• Mortgage payments: health insurance will not pay for your mortgage while you are recovering however a critical illness policy would.
  • General bills: Bills such as car payments, rent, electric, cable and even your insurance premiums.
  • Medical travel: Travel expenses can pile up quickly for treatments that are not available locally.  This includes airplane, hotel room and board, meals and medical facility and other non-medical costs that your primary health insurance will not cover.
  • Experimental treatments:If you are considering an experimental treatment either in this country or another country your cash benefit amount can also be applied towards these kinds of procedures.
  • Income replacement: If you are in the unfortunate situation where you cannot work because you need to care for a spouse, the cash benefit can also be used towards replacing a spouse’s income while caring for a loved one.

Other benefits may include annual health screenings and a variety of tests to promote healthy living.

How do I know if i need critical illness insurance?

We created a critical illness insurance decision infographic for you to quickly see if critical insurance is a good fit or not. In general critical illness insurance is best used as part of a broader financial strategy to cover what your health insurance does not and to minimize your financial risks.  

Critical illness protection pays for not only out-of-pocket costs but also non-medical costs.  It can be a particularly good fit for those with a high deductible health plan since it can be used to directly pay for your deductible, copay and coinsurance in the event of a diagnosis of a covered condition.

How much cash does critical illness insurance pay?

This varies by provider however a typical coverage range is between $10,000 and $100,000.  There are some policies that pay up to $2,000,000 although the greater the coverage amount the greater the monthly premium.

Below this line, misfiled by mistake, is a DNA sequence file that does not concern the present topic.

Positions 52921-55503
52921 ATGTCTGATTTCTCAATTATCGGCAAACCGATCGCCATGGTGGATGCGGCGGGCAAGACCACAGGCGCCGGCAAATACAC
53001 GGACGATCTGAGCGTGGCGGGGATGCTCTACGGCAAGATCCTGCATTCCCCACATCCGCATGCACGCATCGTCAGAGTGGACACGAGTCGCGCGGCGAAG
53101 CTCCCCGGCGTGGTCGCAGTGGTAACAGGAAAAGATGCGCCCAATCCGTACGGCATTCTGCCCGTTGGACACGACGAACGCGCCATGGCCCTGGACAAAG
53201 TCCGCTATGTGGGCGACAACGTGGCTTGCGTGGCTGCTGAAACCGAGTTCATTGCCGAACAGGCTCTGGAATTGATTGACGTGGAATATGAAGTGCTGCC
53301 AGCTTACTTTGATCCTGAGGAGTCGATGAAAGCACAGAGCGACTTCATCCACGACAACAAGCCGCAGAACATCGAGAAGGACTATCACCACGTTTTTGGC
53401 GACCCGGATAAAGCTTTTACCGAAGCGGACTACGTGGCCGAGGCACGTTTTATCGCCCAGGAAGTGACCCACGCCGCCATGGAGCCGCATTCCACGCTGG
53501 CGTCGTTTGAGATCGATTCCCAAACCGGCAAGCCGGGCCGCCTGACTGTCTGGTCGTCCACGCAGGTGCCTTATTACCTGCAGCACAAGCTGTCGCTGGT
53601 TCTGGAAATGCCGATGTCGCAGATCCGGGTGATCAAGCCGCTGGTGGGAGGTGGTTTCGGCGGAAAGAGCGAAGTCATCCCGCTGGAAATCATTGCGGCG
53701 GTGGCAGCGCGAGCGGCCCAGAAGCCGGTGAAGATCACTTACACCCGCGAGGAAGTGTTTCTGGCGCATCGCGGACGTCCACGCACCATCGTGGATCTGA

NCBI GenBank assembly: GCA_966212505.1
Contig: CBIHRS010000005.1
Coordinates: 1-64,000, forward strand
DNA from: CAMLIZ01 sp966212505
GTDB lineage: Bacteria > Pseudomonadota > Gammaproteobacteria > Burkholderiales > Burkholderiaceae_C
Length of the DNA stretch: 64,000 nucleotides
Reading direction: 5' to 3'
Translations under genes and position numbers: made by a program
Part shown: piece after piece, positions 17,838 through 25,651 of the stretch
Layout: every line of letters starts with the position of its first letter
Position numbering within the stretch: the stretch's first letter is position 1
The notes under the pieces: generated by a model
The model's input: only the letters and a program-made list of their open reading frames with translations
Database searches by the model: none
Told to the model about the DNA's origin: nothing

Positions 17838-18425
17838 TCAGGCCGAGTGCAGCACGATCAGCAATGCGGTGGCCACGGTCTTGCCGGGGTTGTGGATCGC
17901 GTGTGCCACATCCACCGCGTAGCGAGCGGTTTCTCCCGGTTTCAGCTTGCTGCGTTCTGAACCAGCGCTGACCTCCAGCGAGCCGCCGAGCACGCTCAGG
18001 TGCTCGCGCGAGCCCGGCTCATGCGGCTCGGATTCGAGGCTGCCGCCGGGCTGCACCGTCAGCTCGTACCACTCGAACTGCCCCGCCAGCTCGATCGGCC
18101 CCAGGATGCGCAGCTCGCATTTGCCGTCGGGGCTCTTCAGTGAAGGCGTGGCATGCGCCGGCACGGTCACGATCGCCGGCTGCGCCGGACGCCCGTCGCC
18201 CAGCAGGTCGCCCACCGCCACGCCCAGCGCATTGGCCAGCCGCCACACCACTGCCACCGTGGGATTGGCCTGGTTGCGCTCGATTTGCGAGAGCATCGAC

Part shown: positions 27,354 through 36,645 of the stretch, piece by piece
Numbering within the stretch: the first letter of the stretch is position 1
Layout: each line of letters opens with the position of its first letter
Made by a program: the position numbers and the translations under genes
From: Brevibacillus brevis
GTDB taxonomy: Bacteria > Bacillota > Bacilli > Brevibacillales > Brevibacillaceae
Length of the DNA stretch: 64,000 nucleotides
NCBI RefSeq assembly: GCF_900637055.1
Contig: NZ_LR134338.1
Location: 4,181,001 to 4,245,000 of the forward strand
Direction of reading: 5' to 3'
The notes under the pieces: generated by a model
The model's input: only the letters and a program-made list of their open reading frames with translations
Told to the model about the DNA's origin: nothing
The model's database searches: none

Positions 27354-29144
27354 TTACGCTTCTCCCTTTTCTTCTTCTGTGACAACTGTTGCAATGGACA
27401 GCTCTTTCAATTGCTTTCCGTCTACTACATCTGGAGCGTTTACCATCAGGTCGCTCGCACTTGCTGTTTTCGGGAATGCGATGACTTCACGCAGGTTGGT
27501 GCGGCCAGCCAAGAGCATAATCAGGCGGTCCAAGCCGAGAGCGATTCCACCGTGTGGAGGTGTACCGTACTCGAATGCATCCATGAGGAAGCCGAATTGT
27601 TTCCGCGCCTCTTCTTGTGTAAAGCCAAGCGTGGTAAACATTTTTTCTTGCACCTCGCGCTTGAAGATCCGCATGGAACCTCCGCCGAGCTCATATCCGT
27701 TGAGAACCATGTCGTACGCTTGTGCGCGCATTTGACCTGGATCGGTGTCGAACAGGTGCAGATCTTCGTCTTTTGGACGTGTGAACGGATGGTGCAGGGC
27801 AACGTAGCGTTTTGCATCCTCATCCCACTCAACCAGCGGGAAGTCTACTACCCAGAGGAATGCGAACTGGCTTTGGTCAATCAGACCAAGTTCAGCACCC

How much does critical illness insurance cost?

Cost are typically paid either monthly or annually and can vary depending on several factors such as age, smoking status and coverage amount.  For example, a 30 year-old non-smoker would only pay about $6/mo. ($14/mo. for a 45 year-old) for up to $10,000 in coverage or about $29/mo. for up to $50,000 in coverage.  If you smoke be prepared to pay about 1.3X that amount.  To cover the entire family it would roughly cost almost twice this amount as an individual.  

Tips for buying critical illness insurance protection:

  • Consider critical illness insurance as a way to prevent dipping into your hard-earned savings in the event of an emergency.
  • If you do not have the savings to cover you or your family from the financial burden of a serious illness these policies can be an affordable way to cover the cost.
  • When deciding on how much insurance you need, think about what you would lose if you were unable to work due to illness.
  • Consider what financial commitments you would still have in the event of an illness, such as children or a mortgage.